After posting some early clinical success with its first gene therapy project, University of Oxford spinout NightstaRx is looking to widen its pipeline of projects, recruiting venture giant New Enterprise Associates to pitch in on a $35 million funding round.
Eight months after Teva scooped up the promising SD-809 (deutetrabenazine) to correct a severe movement disorder afflicting some 500,000 patients in the U.S., the company has scored bragging rights to the FDA's breakthrough drug designation.
Olivier Brandicourt got his first shot at Sanofi's lead role in an annual investor day, and the reviews are not good. Brandicourt had a tough message to sell. The company's diabetes franchise is getting hammered, with the all-important Lantus business weakening, which means that R&D as well as SG&A are going to eat up a higher percentage of revenue for at least a couple of years.
Amgen is jumping back into the M&A game. And it's looking for another Onyx-sized deal that can deliver a late-stage drug ready to be hustled across the finish line.
Partners GlaxoSmithKline and Avalon Ventures have seeded a 7th startup in their company-building collaboration, lining up $10 million for a new effort to treat ALS.
GenSight Biologics has postponed its plans to go public after repeatedly downsizing its ambition, marking the latest setback for Wall Street-bound biotechs dealing with a sectorwide downturn.
Allergan CEO Brent Saunders, who once called Big Pharma's perceived need for drug discovery "a fallacy," has come around on early-stage research, a change in tone that happens to coincide with Pfizer's stated interest in buying his company.
Sanofi, stockpiling diabetes assets with eyes on Novo Nordisk and Eli Lilly, inked a deal worth up to $1.7 billion to bring in a late-stage treatment for the disease, partnering up with Lexicon Pharmaceuticals.
AstraZeneca agreed to buy ZS Pharma and its pending-approval kidney drug, one-upping rival bidder Actelion to get its hands on what it believes is a blockbuster in the making.
In this week's EuroBiotech Report, market analyst Biocom calculated that European biotechs raised €1 billion ($1.1 billion) through IPOs worldwide over the first 9 months of the year, 18% more than over the same period of 2014. And more.
KaloBios, battered by a string of clinical failures, is planning to soldier on with its thinning pipeline, cutting 61% of its workforce to conserve cash.
Gilead Sciences won FDA approval for another combination tablet designed to keep HIV from replicating itself, a drug the company touts as a safer alternative to products already on the market.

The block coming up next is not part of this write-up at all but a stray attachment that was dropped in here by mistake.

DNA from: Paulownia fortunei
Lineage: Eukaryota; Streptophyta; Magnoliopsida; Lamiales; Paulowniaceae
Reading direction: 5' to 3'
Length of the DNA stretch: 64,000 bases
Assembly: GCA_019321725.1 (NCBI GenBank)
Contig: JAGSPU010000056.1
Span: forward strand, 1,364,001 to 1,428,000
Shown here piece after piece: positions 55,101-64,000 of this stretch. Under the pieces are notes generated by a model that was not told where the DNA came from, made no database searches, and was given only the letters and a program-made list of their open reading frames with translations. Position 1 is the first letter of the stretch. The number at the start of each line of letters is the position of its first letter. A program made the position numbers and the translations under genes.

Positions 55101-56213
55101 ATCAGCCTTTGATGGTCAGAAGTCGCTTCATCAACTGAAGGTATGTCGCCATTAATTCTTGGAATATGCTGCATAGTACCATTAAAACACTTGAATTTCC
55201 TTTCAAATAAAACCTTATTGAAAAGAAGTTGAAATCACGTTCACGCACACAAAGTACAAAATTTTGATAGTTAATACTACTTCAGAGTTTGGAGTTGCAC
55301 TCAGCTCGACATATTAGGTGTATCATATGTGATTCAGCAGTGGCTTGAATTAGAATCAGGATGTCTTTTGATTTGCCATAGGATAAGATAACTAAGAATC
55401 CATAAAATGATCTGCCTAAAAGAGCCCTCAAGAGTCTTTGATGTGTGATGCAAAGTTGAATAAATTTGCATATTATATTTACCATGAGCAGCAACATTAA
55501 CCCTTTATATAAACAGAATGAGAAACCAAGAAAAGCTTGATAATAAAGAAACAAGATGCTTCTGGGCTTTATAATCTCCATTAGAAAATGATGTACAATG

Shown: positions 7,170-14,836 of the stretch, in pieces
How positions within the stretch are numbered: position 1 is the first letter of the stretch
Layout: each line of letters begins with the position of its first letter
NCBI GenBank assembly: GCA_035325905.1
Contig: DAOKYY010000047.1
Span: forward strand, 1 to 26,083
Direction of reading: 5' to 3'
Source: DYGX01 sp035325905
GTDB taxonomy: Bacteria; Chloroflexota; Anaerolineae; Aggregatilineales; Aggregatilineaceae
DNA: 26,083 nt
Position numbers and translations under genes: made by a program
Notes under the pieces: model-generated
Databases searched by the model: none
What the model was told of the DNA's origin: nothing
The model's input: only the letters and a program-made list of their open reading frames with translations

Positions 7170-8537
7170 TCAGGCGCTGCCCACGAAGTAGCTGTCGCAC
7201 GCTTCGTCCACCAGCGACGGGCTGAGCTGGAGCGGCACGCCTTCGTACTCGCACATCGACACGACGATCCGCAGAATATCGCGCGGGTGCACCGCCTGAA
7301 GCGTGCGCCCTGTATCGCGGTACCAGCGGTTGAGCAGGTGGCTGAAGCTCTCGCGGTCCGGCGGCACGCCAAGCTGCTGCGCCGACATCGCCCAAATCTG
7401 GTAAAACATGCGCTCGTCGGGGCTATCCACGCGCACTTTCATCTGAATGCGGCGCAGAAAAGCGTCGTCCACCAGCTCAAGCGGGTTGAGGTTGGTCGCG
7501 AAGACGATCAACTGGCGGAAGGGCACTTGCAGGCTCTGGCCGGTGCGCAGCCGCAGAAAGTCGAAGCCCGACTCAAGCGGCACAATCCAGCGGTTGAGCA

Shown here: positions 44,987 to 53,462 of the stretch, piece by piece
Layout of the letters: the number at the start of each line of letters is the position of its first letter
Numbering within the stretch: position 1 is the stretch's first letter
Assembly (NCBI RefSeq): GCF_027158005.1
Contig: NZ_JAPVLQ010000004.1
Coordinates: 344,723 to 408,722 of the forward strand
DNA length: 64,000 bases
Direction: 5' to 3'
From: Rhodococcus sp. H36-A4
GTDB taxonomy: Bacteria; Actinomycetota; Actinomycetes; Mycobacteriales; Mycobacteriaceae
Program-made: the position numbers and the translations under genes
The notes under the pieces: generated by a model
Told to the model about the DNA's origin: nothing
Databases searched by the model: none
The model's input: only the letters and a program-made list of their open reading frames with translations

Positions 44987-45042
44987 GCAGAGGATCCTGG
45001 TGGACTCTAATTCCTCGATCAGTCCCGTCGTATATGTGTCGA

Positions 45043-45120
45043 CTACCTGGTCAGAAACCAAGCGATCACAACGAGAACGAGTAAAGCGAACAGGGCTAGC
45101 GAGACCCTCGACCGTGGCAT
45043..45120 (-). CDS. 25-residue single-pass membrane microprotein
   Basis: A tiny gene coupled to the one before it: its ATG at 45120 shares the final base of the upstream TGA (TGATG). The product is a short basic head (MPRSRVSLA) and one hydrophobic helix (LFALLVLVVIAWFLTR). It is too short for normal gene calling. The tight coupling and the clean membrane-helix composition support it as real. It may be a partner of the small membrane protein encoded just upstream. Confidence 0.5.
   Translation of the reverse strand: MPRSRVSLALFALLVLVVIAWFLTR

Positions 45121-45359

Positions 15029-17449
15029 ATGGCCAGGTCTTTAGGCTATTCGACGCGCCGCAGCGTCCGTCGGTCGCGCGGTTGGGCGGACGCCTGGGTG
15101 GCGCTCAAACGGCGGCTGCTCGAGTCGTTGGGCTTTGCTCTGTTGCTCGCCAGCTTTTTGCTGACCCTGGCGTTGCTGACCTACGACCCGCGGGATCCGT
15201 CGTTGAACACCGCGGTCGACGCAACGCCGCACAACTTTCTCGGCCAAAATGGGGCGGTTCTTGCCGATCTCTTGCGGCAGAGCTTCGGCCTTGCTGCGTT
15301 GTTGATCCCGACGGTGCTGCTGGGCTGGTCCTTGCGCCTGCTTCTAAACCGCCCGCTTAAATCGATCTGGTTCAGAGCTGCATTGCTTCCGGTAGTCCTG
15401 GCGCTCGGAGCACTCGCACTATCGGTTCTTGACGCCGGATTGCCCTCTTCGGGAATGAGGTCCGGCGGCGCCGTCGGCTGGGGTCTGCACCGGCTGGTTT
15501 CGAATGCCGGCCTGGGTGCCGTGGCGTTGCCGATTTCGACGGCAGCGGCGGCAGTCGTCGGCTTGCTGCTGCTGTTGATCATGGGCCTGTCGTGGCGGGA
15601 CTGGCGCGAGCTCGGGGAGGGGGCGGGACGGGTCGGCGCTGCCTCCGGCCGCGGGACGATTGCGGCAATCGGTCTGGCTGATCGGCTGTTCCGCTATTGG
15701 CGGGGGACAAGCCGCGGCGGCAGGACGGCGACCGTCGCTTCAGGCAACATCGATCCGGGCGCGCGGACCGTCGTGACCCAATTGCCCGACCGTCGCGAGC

AstraZeneca, working to catch up with Merck and Bristol-Myers Squibb in the growing field of immuno-oncology, said its treatment is unlikely to win speedy approval in lung cancer due to the presence of more advanced agents.
Bluebird bio has seen its share price soar over the past year on the promise that its in-development gene therapy could be a functional cure for a rare blood disease. But new clinical data reveal that not all patients respond the same way, possibly dimming the potential of the company's lead treatment.
GlaxoSmithKline is preparing to move the granulocyte macrophage colony-stimulating factor antibody it licensed from MorphoSys into a Phase II trial in osteoarthritis of the hand. The move opens up a new possible indication for the drug, which GSK saw primarily as a treatment for rheumatoid arthritis when it picked it up in a €445 million ($483 million) deal.
Adocia has taken a step toward a planned Phase III trial of its combination of Eli Lilly's Humalog and Sanofi's Lantus. The latest hurdle to be cleared was a Phase Ib trial, in which Adocia's BioChaperone Combo triggered significantly bigger post-meal drops in blood glucose than Humalog alone.
Sanofi signed a deal worth up to $4.2 billion to get its hands on a trio of diabetes treatments from South Korean drugmaker Hanmi Pharmaceutical, filling out its pipeline as it contends with rivals Novo Nordisk and Eli Lilly.
GlaxoSmithKline and the Bill & Melinda Gates Foundation have contributed to a $56 million Series A investment in Atreca. The immuno-oncology biotech, which has yet to advance a program into preclinical testing, will plow the cash into a pipeline of drugs designed to boost the effectiveness of checkpoint inhibitors and immune activators.
FiercePharma's Carly Helfand and FierceBiotech's Damian Garde discuss the latest turns in the Valeant Pharmaceuticals saga, the seeming inevitability of a Pfizer-Allergan merger, and Shire's up-and-down efforts to buy stuff it wants.